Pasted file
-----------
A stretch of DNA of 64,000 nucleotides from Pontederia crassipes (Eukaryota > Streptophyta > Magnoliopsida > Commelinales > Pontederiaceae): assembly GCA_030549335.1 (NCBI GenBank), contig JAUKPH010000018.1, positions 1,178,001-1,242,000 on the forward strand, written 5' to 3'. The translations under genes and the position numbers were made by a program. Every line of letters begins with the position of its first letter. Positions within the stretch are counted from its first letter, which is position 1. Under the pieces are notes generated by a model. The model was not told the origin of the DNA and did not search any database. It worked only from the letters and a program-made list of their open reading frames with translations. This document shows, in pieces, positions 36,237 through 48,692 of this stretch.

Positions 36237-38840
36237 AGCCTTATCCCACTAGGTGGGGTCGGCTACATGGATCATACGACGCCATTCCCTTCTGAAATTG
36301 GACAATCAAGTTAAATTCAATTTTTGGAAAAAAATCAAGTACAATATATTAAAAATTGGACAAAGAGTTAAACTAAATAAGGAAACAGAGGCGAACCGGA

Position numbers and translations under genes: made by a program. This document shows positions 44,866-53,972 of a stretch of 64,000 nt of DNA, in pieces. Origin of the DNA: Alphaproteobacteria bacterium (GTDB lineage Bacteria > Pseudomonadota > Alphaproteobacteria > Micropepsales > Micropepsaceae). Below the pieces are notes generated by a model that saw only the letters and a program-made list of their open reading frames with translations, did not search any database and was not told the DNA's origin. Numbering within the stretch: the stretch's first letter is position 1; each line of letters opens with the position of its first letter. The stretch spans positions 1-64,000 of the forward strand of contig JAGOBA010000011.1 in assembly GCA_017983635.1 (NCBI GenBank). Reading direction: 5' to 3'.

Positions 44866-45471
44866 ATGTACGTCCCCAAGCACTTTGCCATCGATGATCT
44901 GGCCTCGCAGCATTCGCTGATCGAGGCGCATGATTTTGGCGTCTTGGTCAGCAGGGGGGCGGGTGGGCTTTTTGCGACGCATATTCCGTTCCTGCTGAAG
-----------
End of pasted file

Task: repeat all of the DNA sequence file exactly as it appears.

A stretch of DNA of 64,000 nucleotides from Pontederia crassipes (Eukaryota > Streptophyta > Magnoliopsida > Commelinales > Pontederiaceae): assembly GCA_030549335.1 (NCBI GenBank), contig JAUKPH010000018.1, positions 1,178,001-1,242,000 on the forward strand, written 5' to 3'. The translations under genes and the position numbers were made by a program. Every line of letters begins with the position of its first letter. Positions within the stretch are counted from its first letter, which is position 1. Under the pieces are notes generated by a model. The model was not told the origin of the DNA and did not search any database. It worked only from the letters and a program-made list of their open reading frames with translations. This document shows, in pieces, positions 36,237 through 48,692 of this stretch.

Positions 36237-38840
36237 AGCCTTATCCCACTAGGTGGGGTCGGCTACATGGATCATACGACGCCATTCCCTTCTGAAATTG
36301 GACAATCAAGTTAAATTCAATTTTTGGAAAAAAATCAAGTACAATATATTAAAAATTGGACAAAGAGTTAAACTAAATAAGGAAACAGAGGCGAACCGGA

Position numbers and translations under genes: made by a program. This document shows positions 44,866-53,972 of a stretch of 64,000 nt of DNA, in pieces. Origin of the DNA: Alphaproteobacteria bacterium (GTDB lineage Bacteria > Pseudomonadota > Alphaproteobacteria > Micropepsales > Micropepsaceae). Below the pieces are notes generated by a model that saw only the letters and a program-made list of their open reading frames with translations, did not search any database and was not told the DNA's origin. Numbering within the stretch: the stretch's first letter is position 1; each line of letters opens with the position of its first letter. The stretch spans positions 1-64,000 of the forward strand of contig JAGOBA010000011.1 in assembly GCA_017983635.1 (NCBI GenBank). Reading direction: 5' to 3'.

Positions 44866-45471
44866 ATGTACGTCCCCAAGCACTTTGCCATCGATGATCT
44901 GGCCTCGCAGCATTCGCTGATCGAGGCGCATGATTTTGGCGTCTTGGTCAGCAGGGGGGCGGGTGGGCTTTTTGCGACGCATATTCCGTTCCTGCTGAAG